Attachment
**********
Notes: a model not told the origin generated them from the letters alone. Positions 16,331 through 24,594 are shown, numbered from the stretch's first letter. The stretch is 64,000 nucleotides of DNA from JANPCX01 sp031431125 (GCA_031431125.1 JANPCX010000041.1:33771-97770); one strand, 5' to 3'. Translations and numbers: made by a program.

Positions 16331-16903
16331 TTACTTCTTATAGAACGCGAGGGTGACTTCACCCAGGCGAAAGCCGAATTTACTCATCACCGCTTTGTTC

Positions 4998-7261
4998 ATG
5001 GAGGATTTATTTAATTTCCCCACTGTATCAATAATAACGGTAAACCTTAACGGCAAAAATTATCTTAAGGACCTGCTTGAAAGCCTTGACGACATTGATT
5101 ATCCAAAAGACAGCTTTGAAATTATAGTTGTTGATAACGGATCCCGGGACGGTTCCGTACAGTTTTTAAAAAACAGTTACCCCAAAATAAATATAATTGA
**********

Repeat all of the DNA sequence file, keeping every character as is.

Notes: a model not told the origin generated them from the letters alone. Positions 16,331 through 24,594 are shown, numbered from the stretch's first letter. The stretch is 64,000 nucleotides of DNA from JANPCX01 sp031431125 (GCA_031431125.1 JANPCX010000041.1:33771-97770); one strand, 5' to 3'. Translations and numbers: made by a program.

Positions 16331-16903
16331 TTACTTCTTATAGAACGCGAGGGTGACTTCACCCAGGCGAAAGCCGAATTTACTCATCACCGCTTTGTTC

Positions 4998-7261
4998 ATG
5001 GAGGATTTATTTAATTTCCCCACTGTATCAATAATAACGGTAAACCTTAACGGCAAAAATTATCTTAAGGACCTGCTTGAAAGCCTTGACGACATTGATT
5101 ATCCAAAAGACAGCTTTGAAATTATAGTTGTTGATAACGGATCCCGGGACGGTTCCGTACAGTTTTTAAAAAACAGTTACCCCAAAATAAATATAATTGA